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Algorithms, graphs, and computers by R Cooke, K L. Lockett, J A Bellman

By R Cooke, K L. Lockett, J A Bellman

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In unit disk graphs, the problem (as well as its connected counterpart) remains N P-hard, but constant approximations become possible. In unit disk graphs and some of its generalizations, the problem even allows for a polynomial time approximation scheme (PTAS) [192, 70, 116], even without geometric representation [303]. In the distributed case, the complexity of computing a good dominating set depends on the model assumptions. In the easiest model - when all nodes know their coordinates - a constant approximation to MDS can be computed with only two rounds of communication!

The oceans are one example. g. for the emergence of hurricanes. However, to explore the oceans with sensor networks, research into underwater communication and sensor design for underwater missions is necessary. In the long run, sensor networks may be of good use in space-related research. For example instead of sending one single sensor system like the Mars Rover to a distant planet, it would perhaps be possible in the future to deploy a sensor network consisting of thousands of nodes. -J. Hof Fig.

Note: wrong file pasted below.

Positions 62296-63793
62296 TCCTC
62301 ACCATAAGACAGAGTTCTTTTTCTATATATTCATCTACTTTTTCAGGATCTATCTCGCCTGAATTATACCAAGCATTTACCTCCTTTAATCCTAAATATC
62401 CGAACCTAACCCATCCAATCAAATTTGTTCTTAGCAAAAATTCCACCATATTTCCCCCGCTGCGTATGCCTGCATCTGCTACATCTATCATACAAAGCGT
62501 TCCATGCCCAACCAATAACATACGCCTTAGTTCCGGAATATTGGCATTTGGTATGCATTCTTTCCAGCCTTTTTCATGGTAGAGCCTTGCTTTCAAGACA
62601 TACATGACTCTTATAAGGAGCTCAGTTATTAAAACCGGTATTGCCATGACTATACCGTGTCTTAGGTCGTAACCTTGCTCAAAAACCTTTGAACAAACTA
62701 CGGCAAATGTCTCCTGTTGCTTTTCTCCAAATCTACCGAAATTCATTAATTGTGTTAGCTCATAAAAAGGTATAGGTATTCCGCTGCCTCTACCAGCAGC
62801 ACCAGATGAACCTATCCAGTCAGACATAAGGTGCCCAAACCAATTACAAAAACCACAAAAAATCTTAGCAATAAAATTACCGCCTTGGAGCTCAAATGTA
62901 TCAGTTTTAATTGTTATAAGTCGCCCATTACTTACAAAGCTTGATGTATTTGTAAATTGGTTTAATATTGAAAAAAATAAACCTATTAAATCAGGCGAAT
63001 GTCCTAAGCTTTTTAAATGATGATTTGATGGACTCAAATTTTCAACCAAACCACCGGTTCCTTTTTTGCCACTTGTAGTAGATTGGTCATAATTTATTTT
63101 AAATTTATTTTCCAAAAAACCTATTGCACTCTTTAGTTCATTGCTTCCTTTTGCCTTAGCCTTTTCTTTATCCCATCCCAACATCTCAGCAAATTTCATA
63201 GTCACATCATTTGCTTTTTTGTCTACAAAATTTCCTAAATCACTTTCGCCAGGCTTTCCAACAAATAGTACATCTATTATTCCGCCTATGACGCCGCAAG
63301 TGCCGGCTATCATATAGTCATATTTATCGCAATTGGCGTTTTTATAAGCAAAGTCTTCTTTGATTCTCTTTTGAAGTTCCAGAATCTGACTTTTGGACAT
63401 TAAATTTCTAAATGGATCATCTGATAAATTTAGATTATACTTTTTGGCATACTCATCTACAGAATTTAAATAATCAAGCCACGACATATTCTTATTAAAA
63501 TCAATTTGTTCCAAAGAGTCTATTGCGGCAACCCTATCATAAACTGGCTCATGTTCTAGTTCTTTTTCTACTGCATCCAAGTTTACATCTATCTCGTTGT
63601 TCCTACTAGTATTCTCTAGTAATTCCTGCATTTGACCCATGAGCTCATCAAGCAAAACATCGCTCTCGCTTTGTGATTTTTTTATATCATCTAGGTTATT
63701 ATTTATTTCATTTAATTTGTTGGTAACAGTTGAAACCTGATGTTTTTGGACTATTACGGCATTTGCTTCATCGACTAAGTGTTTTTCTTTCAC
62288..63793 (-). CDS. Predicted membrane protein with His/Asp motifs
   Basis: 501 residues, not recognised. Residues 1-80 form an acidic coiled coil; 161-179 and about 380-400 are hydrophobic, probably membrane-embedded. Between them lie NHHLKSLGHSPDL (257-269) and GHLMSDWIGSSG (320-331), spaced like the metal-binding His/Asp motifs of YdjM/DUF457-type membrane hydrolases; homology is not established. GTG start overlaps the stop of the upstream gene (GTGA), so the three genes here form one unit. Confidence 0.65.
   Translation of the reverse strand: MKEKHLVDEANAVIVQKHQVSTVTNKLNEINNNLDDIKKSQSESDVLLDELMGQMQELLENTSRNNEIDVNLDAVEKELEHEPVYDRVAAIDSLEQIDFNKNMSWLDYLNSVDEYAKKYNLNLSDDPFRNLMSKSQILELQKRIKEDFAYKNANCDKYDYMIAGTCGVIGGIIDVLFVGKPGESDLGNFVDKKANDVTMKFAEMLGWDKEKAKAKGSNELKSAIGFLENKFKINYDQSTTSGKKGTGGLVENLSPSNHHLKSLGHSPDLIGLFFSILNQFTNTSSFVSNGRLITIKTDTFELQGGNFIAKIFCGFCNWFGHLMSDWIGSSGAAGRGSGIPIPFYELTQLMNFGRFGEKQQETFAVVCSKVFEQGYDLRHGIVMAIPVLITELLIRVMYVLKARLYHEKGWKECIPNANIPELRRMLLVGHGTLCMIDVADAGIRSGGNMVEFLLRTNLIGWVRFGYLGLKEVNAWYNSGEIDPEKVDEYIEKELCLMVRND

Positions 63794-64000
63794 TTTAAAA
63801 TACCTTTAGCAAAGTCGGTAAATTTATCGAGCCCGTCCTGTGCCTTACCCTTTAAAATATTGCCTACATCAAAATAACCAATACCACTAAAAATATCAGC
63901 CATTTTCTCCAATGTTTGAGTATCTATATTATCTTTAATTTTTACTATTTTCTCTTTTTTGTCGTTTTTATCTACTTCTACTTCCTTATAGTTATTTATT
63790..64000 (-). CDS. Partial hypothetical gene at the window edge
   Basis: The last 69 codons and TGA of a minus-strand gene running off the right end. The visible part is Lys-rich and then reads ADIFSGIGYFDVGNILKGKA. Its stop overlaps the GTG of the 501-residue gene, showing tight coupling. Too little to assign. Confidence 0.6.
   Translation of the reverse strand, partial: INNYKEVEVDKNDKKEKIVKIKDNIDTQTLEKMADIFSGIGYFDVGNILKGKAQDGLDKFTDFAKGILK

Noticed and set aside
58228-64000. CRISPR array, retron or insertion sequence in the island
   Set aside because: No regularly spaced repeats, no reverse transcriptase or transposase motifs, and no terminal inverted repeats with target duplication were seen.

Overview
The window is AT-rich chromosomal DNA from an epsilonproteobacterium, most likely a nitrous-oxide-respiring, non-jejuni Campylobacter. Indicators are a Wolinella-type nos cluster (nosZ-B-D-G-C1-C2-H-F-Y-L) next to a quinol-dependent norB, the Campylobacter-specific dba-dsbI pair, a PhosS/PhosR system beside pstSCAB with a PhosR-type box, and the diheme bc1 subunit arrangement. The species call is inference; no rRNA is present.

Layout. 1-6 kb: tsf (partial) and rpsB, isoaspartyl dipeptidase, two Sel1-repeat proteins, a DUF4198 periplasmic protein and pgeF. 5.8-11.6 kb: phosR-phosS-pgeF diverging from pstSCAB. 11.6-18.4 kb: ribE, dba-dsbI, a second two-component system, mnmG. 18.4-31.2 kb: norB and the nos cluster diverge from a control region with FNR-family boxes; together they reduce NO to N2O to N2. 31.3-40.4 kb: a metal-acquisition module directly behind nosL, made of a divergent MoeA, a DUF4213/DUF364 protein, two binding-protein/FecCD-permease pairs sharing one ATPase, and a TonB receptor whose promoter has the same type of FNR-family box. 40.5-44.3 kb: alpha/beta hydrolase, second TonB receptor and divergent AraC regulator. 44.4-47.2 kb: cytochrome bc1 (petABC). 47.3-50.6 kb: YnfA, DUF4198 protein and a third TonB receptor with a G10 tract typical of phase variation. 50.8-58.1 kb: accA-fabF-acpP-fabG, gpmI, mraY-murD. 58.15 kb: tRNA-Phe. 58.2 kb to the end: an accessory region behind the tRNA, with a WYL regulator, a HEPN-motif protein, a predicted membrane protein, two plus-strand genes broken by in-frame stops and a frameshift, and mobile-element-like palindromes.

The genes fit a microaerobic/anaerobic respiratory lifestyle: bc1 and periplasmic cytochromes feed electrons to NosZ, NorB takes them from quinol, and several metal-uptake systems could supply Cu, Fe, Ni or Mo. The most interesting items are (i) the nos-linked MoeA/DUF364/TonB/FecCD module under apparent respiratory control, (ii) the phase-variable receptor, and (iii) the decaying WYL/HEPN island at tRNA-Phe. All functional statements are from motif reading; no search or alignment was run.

Since all nodes within one cell are at most at distance 1 to each other, nodes in each cluster can simply elect one “clusterleader” per cell (for instance the node with the lowest ID). The union of all these leaders covers the entire graph and it is easy to see that it is a constant approximation to the optimal solution: For every cell, the optimal solution places at least one dominator in the cell or in one of the neighboring cells. If nodes do not know their coordinates, the problem becomes more involved.

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